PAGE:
She retells these stories against this modern backdrop. At the end of the book is a section in which Hughes-Hallett summarises the fables from which she derived the stories retold in Fabulous. You might find yourself comparing the two tellings of the same tale, noticing how Hughes-Hallett treats certain elements — how she molds them to suit her new story. This certainly adds another layer of appreciation for what is already excellent writing. His boss is called Diana — and Diana was, in ancient mythology, a goddess who was stared at as she bathed in the nude by an ill-fated hunter.
This is a strange and rather brilliant collection — and if you knew nothing about fable or myth before, your appetite will be well and truly whet. These stories are all set in and around the favelas of Rio de Janiero, and are all told from the perspective of boys coming of age there. Race and class are central themes here, although the stories are also of love and family and friendships. The dialect is colloquial, urban and with an exclusive subtext. This is a language of secrecy — the verbal code used by the subculture of the streets.
Each story differs in tone and style — so much so that you wonder if they really have come from the same author. But what binds the tales here is the voice — with its street-smart bravado, bitter edge and an emotional intelligence that proves compelling. Martins handles masculinity and fragility with equal commitment. In the conflicting imagery of drugs, guns and butterflies, readers are made to appreciate the importance and weight that each object holds within the pages of this slim but substantial volume.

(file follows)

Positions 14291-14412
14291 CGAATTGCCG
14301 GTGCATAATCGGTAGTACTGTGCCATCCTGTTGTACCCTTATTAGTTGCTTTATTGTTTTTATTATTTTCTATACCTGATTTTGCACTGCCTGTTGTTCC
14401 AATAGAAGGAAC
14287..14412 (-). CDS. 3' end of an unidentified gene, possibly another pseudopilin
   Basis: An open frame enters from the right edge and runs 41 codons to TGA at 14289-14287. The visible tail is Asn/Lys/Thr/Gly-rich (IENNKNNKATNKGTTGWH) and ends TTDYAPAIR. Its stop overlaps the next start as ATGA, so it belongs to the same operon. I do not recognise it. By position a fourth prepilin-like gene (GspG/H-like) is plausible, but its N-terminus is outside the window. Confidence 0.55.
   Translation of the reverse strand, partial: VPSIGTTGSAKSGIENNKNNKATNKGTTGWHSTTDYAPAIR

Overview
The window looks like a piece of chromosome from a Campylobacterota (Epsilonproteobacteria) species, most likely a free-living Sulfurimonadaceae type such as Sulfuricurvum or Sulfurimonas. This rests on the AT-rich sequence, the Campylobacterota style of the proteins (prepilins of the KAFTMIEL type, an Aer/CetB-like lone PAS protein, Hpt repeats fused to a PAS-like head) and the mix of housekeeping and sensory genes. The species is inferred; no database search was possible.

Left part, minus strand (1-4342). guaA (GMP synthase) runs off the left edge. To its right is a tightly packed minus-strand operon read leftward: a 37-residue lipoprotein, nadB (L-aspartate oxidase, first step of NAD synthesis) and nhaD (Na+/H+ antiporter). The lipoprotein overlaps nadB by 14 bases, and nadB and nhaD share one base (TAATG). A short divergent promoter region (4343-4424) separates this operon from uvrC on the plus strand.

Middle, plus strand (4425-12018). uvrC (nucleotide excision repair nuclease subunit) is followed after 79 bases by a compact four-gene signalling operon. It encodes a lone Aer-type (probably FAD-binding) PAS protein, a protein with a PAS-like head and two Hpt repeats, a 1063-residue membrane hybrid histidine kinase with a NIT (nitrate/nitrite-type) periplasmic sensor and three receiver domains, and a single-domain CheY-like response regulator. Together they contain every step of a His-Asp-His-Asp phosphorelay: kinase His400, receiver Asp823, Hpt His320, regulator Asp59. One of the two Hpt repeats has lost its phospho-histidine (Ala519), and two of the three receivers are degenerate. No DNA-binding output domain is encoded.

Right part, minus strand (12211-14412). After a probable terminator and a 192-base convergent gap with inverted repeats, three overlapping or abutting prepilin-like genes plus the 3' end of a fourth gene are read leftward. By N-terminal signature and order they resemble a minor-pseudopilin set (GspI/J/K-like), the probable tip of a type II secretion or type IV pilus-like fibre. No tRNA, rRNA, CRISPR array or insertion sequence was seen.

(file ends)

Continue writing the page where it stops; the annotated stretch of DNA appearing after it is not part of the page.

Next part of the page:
She takes premises that are at the least surreal, at most ridiculous, and weaves compelling, tight and confident prose around them with an awesome vocabulary. In a later story, we meet Cillian who falls in love with an Iron Age body, who has been preserved in peaty bog for some 2, years.
Originally presented as stand-alone short stories, these titles are a collection of speculative fiction shorts based on the author's work. A paperback edition is also. Short Stuff: on the job with an x-small model is an inspiring collection of short stories featuring on-the-job modeling experiences with Marshall's. Don't have a Kindle? Get your Kindle here, or download a FREE Kindle Reading App.
Gal-dem , the award-winning online and print magazine created by women and non-binary people of colour, have released this volume in which contributing writers use raw materials from their youth as a tool for giving advice to their younger selves. Although more personal essay than short fiction, these stories — poignant, thought provoking, sad and funny on topics as varied as sexuality, power and family — are deserving of the widest possible audience.
These stories, concerned as they are with motherhood — longing and waiting for motherhood, mothering, being mothered — are for everyone.
The collection opens with the tale of a woman who is trying without success to be a mother when her younger sister, who has never much coveted parenthood, deliberates over whether to go ahead with her unexpected pregnancy. Far from abstract euphemisms, her stories confront the stark, often shocking realities of miscarriage and abortion with brutal detail.
These are quotidian, universal stories. She captures what it is to be a mother, a would-be mother, an almost mother or a not-mother with such clever perceptiveness making the stories recognisable, familiar and strangely comforting. Clever and strange, these stories move from America to China and back again, with themes of identity, privilege and race. These collectively reveal the interior world of a young woman grappling with who she is and where she has come from. Chekov fans — rejoice!